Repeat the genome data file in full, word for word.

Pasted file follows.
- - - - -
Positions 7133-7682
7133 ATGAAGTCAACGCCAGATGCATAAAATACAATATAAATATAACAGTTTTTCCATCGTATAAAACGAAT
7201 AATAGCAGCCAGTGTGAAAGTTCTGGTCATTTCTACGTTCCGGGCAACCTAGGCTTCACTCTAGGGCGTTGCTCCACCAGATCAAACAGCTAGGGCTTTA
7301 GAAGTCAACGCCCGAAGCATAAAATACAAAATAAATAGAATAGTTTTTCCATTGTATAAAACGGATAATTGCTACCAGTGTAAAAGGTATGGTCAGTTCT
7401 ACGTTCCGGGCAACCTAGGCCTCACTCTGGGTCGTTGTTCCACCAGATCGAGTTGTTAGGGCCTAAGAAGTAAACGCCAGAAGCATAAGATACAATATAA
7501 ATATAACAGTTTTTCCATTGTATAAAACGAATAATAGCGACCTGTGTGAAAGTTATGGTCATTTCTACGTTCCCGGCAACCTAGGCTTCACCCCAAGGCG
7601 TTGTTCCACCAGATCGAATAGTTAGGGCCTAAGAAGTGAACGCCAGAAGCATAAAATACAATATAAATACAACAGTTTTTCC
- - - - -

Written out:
Positions 7133-7682
7133 ATGAAGTCAACGCCAGATGCATAAAATACAATATAAATATAACAGTTTTTCCATCGTATAAAACGAAT
7201 AATAGCAGCCAGTGTGAAAGTTCTGGTCATTTCTACGTTCCGGGCAACCTAGGCTTCACTCTAGGGCGTTGCTCCACCAGATCAAACAGCTAGGGCTTTA
7301 GAAGTCAACGCCCGAAGCATAAAATACAAAATAAATAGAATAGTTTTTCCATTGTATAAAACGGATAATTGCTACCAGTGTAAAAGGTATGGTCAGTTCT
7401 ACGTTCCGGGCAACCTAGGCCTCACTCTGGGTCGTTGTTCCACCAGATCGAGTTGTTAGGGCCTAAGAAGTAAACGCCAGAAGCATAAGATACAATATAA
7501 ATATAACAGTTTTTCCATTGTATAAAACGAATAATAGCGACCTGTGTGAAAGTTATGGTCATTTCTACGTTCCCGGCAACCTAGGCTTCACCCCAAGGCG
7601 TTGTTCCACCAGATCGAATAGTTAGGGCCTAAGAAGTGAACGCCAGAAGCATAAAATACAATATAAATACAACAGTTTTTCC